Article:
CAI manifesto: CAI’s plan for HOA-Land in America

For those who took the time to read all four of these white papers[1] — that I collectively interpret as the CAI Manifesto — what should stand out is the absence of any discussion of HOAs as de facto private governments, as de facto political entities, or as quasi or mini governments both of which imply a political entity.  The reason why the authors of these papers, the elitist would be Philosopher Kings, cannot address the question of violations of the Constitution is that they would be “Defending the Indefensible.”

So, as expected of politically motivated actors, ignoring the controversy makes it go away, especially when there’s only one voice of any merit and strength.  Facts that are inconsistent with the views of CAI are dogmatically dismissed and ignored. And to this end CAI has been very successful with respect to state legislatures and the cooperating media.

“For more than 40 years, CAI has educated, advocated, published and informed people living and working in common-interest communities. Thanks to those ongoing efforts, we have a strong and valuable understanding of community associations today.”[2]

CAI will use these papers to further indoctrinate the legislators, the media and the public that CAI is the only competent, informed, knowledgeable, educational and credentialed organization with 40 years’ experience to conduct HOA affairs and to deal with HOA issues.  “Homeowner rights advocates” are ignored and dismissed as an opposition movement.  Instead, following the lead of Arizona Rep. Ugenti who in 2013 made the following statement to the Arizona Government Committee:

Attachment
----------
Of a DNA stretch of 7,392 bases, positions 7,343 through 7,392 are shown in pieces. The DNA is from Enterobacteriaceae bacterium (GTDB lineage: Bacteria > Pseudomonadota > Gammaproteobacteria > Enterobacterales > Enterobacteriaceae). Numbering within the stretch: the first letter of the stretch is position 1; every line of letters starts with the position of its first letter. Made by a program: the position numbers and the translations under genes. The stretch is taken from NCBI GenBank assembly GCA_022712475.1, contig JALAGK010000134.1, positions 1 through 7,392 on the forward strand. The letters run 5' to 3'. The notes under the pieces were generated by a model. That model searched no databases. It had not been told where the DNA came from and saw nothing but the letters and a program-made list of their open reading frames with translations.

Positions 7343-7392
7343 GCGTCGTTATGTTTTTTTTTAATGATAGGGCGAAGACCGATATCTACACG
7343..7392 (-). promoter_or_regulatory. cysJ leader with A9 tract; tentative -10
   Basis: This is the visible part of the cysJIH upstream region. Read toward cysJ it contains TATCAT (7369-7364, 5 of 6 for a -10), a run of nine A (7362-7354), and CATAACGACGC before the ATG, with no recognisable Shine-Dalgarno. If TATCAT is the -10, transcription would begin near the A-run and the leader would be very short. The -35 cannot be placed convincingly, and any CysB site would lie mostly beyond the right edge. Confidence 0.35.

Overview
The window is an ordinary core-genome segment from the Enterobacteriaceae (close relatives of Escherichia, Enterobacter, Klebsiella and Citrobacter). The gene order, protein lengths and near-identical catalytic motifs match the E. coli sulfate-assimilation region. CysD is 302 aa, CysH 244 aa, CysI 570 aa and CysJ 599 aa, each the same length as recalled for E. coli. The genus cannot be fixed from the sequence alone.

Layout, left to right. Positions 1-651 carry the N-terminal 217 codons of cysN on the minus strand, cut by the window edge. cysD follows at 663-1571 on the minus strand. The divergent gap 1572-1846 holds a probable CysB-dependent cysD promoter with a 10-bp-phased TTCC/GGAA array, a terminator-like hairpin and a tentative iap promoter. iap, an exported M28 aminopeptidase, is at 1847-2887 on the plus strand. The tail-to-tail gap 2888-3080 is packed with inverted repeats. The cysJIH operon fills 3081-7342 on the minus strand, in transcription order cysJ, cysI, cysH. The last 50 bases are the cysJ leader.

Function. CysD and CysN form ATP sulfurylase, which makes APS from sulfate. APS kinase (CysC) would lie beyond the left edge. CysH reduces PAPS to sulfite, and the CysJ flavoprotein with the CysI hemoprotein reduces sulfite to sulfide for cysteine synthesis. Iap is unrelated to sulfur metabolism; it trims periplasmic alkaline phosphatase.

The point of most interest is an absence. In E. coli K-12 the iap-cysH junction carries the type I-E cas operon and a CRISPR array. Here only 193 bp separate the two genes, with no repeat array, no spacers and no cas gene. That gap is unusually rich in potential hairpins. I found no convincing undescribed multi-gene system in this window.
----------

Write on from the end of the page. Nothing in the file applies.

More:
Ugenti stated that each year there was “a plethora of personal HOA legislation” and tried “to spare the [committee] members the constant agony of many personal pieces of HOA legislation,” as contrasted to the industry legislation. (See video of Ugenti speech here

CAI speaks only of “individual constituents” and “isolated incidents” that do not measure up to a policy that the legislature could act on[3] (my emphasis):

 Lawmakers have been, and will continue to be, called upon to address concerns expressed by individual constituents who share an isolated incident that has made them unhappy with their community associations. In an effort to help constituents, lawmakers may introduce legislation addressing association governance that may increase and undermine the well-established and proven model of community association governance.

This trend is expected to continue as long as a legislative response is considered necessary to respond to negative perceptions produced by media out of lone circumstances. Legislative responses to individual constituents contribute to community associations being perceived as over-restrictive micro-governments focused on covenant enforcement. This perception may accelerate legislative efforts aimed at greater oversight of community association governance and require greater transparency.

They make an accurate assessment of conditions. This failure to present a unified national voice backed by credentialed authorities will continue to persist into the future.  If you stop CAI Central, you destroy all local CAI state chapters’ reason for being. They become just another self-serving special interest.

These papers also contain CAI attempts to influence other dominant organizations like AARP and NAR (National Assoc. of Realtors).[4]  Furthermore, CAI calls for not only influencing legislatures, but the judges, too.[5]

 In May 2006 I wrote (see p. 20, Conclusions, in Nationwide Lobbyist for Principalities):

In short, CAI has been setting itself up as the national private authority, a sort of Board of National HOA Governors, on local community governance through the adoption of uniform planned community acts that perpetuate the current anti-American HOA governments. In effect, the super, privatized agency to replace the US Constitutional system of government.